Students Need Special Skills
to Navigate World of Information
very year, more students arrive at UConn with their own computers, computers equipped with circuitry and software that is far more powerful than earlier versions. And they connect to a network with enough power to access information at a speed that was inconceivable even five years ago.
But are students aware of what they can do with all that power? Scott Kennedy and Kathy Labadorf don't think so.
"Our students are very good with their computers," says Kennedy, head of information and research services at University Libraries. "Their ability to interpret screens is far superior to ours, and they can always manage to find some type of information surfing the Web. But what they find has, in too many cases, little relevance to what they need - very often it is inaccurate and unreliable.
"First-year students, used to working from textbooks, have little experience evaluating information resources, and assume that if it's written down it must be OK," he says. "We want our students to be able to explore the vast world of information intelligently."
It all comes down to information literacy, the two say. Now Kennedy and Labadorf, the undergraduate services librarian, are pursuing a range of options with faculty and library staff to help students achieve that goal.
It's a goal they believe is so vital to a full college education that they have worked to include information literacy as one of the five skill areas in which students must prove competency in order to meet the University's general education requirements.
Kennedy defines information literacy as having an understanding of how knowledge is created, disseminated, and organized; understanding how it is communicated and knowing how to tap into these processes; and an ability to evaluate, synthesize and incorporate information into written, oral, and media presentations.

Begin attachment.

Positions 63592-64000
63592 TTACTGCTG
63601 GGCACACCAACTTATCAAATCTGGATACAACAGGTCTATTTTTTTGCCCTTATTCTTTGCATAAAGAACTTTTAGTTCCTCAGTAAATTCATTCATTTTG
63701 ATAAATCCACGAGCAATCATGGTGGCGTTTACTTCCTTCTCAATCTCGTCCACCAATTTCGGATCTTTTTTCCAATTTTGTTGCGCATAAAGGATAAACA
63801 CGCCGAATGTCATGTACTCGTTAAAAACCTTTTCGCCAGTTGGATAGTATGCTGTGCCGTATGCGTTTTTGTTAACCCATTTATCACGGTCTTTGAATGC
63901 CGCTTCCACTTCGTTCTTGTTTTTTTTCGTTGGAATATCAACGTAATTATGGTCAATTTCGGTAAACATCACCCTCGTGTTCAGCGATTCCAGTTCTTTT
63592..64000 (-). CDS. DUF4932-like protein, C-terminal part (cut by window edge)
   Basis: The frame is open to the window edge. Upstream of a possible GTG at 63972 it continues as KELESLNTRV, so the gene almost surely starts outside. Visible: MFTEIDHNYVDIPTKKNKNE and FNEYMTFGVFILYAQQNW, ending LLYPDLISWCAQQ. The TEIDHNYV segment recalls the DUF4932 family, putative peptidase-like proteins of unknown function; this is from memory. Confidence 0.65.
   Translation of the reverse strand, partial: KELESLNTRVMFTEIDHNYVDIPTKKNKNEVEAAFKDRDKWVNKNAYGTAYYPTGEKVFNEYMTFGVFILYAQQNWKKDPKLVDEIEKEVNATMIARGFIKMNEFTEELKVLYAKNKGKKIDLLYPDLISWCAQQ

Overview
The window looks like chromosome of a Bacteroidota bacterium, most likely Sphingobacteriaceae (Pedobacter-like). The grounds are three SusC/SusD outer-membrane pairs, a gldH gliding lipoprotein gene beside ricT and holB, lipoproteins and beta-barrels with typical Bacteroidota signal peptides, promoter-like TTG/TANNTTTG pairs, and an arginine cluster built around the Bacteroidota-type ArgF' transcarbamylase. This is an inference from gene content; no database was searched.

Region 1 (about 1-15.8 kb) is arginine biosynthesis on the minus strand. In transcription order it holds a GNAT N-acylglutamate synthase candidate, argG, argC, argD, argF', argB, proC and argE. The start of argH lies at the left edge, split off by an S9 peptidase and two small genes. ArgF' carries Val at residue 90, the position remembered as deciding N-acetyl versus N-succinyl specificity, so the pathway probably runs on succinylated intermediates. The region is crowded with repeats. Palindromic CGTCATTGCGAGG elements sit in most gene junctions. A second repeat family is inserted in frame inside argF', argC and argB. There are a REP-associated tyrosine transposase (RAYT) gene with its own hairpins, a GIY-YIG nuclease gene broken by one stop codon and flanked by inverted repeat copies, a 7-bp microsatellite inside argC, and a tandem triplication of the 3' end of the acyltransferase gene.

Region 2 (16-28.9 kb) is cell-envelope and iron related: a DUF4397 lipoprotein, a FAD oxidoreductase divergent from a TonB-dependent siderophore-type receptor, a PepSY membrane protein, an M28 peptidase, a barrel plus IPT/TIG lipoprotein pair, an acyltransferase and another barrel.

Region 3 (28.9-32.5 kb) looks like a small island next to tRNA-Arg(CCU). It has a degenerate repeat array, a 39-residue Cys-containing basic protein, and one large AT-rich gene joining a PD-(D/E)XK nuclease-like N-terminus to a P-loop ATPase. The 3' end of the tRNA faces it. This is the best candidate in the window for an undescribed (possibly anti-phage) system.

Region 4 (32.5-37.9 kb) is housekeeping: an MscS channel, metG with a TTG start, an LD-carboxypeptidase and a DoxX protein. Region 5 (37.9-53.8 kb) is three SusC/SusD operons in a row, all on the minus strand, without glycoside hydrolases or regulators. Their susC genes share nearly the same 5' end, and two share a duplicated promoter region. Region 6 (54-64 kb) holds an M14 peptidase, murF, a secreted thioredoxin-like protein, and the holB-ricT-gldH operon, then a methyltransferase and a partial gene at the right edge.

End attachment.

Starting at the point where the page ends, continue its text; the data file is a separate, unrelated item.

"Before, the students had to come in the library to do their research. They had to use the catalogues, and library staff helped them use the system and find the texts they needed," says Labadorf. "When they came here, they knew it was an academic area, that the material they received was quality material because it was here.
"Now, they don't have to come in. Everybody has Netscape or another browser, and they access everything from their rooms. But the quality is no longer automatically built in. Many of the students are not aware of the vast resources available through the library's networked information systems. Nor do they know the difference in quality between material they find in Time magazine and the Journal of Ecology," she says.
Kennedy, Labadorf, and the library's nearly two dozen academic liaisons have been working for several years to institute programs to help students gain new computer skills. As part of the First Year Experience program, Labadorf has been offering one-hour courses to freshmen for several years. Additionally, beginning this year, all freshman writing classes have a session on computer skills, including a discussion of plagiarism, ethics, copyright, intellectual property and how to evaluate resources.
The liaisons also teach upper division students how to find online journals, data, and research reports in their specific field of study.
And they are instituting self-instruction modules online, available around the clock, that help students improve their competency.
Still, they say, in-person training is best. And that is enhanced if the students take part in active learning at the library, where several classrooms are fully equipped with computers.
The changing face of libraries also offers opportunities, says Labadorf. "Most of the funding for libraries these days goes to purchasing resources the students can access themselves. So our role isn't teaching students about Homer Babbidge Library as much as it is how to find the information and interpret it."
Kennedy hopes to establish a one-credit course, He recognizes that it would involve giving up a credit someplace else, but he and Labadorf believe it would be well worth it.
Having good quality information enables people to make quality decisions, says Labadorf, and ultimately improve their lives.
And that, she says, is a powerful argument.